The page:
The state Legislature attempted to "outlaw stem cell research, passes bills about microchips in the brain, and talks about seceding from the Union."
Roy Barnes on Tuesday, July 6th, 2010 in a campaign ad
Former Gov. Roy Barnes said Georgia passed laughable legislation
Georgians, the rest of the country is laughing at you, former Gov. Roy Barnes says. And that means corporations are reluctant to relocate here and give you jobs.
It's because your state Legislature has done some wacky things, according to the Democrat's latest campaign commercial, "Travel for Jobs." In this bid to win his old job back, Barnes took us on a trip down memory lane to recall some of the Legislature's stranger moments.
"[I]t's hard for industry to take us seriously when the Legislature attempts to outlaw stem cell research, passes bills about microchips in the brain and talks about seceding from the union," an announcer said in the ad.
Wait. Microchips? In the brain?
And secession? Recently?
The Barnes campaign sent us information on all three legislative attempts. All passed the Senate, then withered in the House.
On stem cell research:
The campaign cited 2009's Senate Bill 169, the Ethical Treatment of Human Embryos Act, sponsored by state Sen. Ralph Hudgens of Hull.
Typically, when people discuss the stem cell research controversy, they're talking about "embryonic" stem cell research, which can destroy the embryo. This poses ethical problems for people who regard a human embryo as a human life.
The legislation stated that the creation of all embryos "shall be solely for the purposes of initiating a human pregnancy." This means it would have barred scientists from creating human embryos for research.
The bill does not ban embryonic stem cell research involving already-existing stem cell lines or lines from out of state. This was by design, Hudgens told PolitiFact Georgia.
It passed the state Senate March 12, 2009.
So state legislators did try to "outlaw" an important element of embryonic stem cell research, but not all of it.
On microchips in the brain:
Barnes cited SB 235, the Microchip Consent Act of 2010, sponsored by state Sen. Chip Pearson, a Republican from Dawsonville. It would have made it a misdemeanor to require a person to be implanted with the device beneath or in the skin. This includes the brain.
Proponents had no evidence of large-scale abuses of the technology.
"This is proactive," state Rep. Ed Setzler, who pushed the bill in the House, said at the time. It passed the Senate on Feb. 4.
Therefore, while the state Senate did not pass "bills" on "microchips in the brain," it did pass one of them. And that one only cleared one chamber of the Legislature.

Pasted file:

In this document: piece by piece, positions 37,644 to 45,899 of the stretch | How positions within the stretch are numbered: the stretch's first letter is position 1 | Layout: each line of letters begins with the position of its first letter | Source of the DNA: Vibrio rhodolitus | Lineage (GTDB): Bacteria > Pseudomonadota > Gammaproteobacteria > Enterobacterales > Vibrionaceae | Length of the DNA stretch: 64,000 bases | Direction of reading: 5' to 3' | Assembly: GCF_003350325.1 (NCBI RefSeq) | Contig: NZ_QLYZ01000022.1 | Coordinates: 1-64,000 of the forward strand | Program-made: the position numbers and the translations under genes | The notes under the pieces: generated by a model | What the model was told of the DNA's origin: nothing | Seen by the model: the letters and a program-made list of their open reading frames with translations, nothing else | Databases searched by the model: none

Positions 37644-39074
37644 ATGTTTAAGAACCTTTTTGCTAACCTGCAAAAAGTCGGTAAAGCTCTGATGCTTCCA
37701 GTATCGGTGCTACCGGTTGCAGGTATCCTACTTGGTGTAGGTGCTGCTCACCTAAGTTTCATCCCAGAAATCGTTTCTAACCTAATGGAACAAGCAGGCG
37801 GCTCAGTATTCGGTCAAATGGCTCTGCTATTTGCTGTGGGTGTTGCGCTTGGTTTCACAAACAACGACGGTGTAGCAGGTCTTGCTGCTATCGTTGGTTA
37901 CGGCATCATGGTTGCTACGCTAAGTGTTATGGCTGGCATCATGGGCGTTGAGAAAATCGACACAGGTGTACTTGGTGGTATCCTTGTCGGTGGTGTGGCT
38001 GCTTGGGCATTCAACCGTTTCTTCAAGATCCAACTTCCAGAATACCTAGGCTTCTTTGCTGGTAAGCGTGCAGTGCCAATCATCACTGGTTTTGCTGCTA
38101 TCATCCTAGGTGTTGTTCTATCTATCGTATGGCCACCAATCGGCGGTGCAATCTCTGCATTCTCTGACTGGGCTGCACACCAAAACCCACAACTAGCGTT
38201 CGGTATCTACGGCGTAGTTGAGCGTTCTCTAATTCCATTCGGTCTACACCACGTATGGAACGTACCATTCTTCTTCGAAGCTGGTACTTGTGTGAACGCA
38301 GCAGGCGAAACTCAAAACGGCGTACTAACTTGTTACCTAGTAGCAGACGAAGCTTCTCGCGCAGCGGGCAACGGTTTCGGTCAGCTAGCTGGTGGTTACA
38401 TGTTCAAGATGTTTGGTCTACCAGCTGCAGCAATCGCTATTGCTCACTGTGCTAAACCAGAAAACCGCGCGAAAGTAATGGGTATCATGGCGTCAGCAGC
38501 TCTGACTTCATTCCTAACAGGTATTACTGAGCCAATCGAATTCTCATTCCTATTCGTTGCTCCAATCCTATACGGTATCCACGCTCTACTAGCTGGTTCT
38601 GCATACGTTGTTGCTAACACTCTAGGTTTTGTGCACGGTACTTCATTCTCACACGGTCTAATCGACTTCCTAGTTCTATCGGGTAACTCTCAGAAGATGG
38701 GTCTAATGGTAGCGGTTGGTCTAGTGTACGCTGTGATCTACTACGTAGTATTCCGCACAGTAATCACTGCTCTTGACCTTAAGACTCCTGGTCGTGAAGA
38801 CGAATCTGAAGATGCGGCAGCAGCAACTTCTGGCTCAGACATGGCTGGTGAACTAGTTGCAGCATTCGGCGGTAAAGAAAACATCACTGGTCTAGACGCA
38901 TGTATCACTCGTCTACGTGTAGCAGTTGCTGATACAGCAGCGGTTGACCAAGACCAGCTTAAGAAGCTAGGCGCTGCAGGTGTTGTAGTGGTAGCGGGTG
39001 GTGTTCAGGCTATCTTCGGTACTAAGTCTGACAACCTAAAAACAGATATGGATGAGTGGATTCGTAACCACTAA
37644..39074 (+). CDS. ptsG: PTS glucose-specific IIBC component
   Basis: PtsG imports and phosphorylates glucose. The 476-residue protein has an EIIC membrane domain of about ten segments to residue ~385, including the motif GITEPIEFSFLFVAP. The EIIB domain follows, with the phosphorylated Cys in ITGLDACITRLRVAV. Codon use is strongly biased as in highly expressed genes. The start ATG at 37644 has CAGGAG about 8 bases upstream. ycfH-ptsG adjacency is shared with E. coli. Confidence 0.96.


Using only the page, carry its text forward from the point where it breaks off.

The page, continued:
On seceding from the Union:
The Barnes camp pointed PolitiFact Georgia to Senate Resolution 632, which was also sponsored by Pearson. He could not be reached to clarify the bill's intent, so we analyzed the language ourselves and read an op-ed he wrote that was published in The Atlanta Journal-Constitution.
The six-page resolution does not specifically mention "secession," but it does lay out how and when states would do it. If the federal government creates laws that states think overstep its constitutional authority, they can "nullify" those laws, or declare them void.
Here's where the possibility of secession comes into play. The bill lists six types of laws that, if enacted, would prompt the dissolution of the United States. Some, such as the declaration of martial law, are remote possibilities. Others are not, such as laws that limit the right to bear arms, "including prohibitions of type or quantity of arms or ammunition."
If such laws are passed, the federal government's powers would revert to the states, according to the resolution. States that want to form a new United States can do so. The rest can go off on their own.
The resolution passed the state Senate April 1, 2009.
In Pearson's op-ed, he disagreed with critics who said that the bill "will likely lead Georgia to secede from and disband the United States." It is an "extreme view" and "loose interpretation of the measure's language."
That may be true, but whether the bill makes secession "likely" is a separate issue. The bill opens the door to it. Or as Barnes' commercial said, it "talks about seceding from the Union."
We find that Barnes' ad is not entirely correct but does say many accurate things.
Georgia's state Senate did try to outlaw types of embryonic stem cell research, though not all of it, as the ad suggests. It passed a law -- not "laws" -- on "microchips in the brain." And while a bill didn't use the word "secession," it raised the possibility and outlined what would trigger it.
Barnes earns a Mostly True.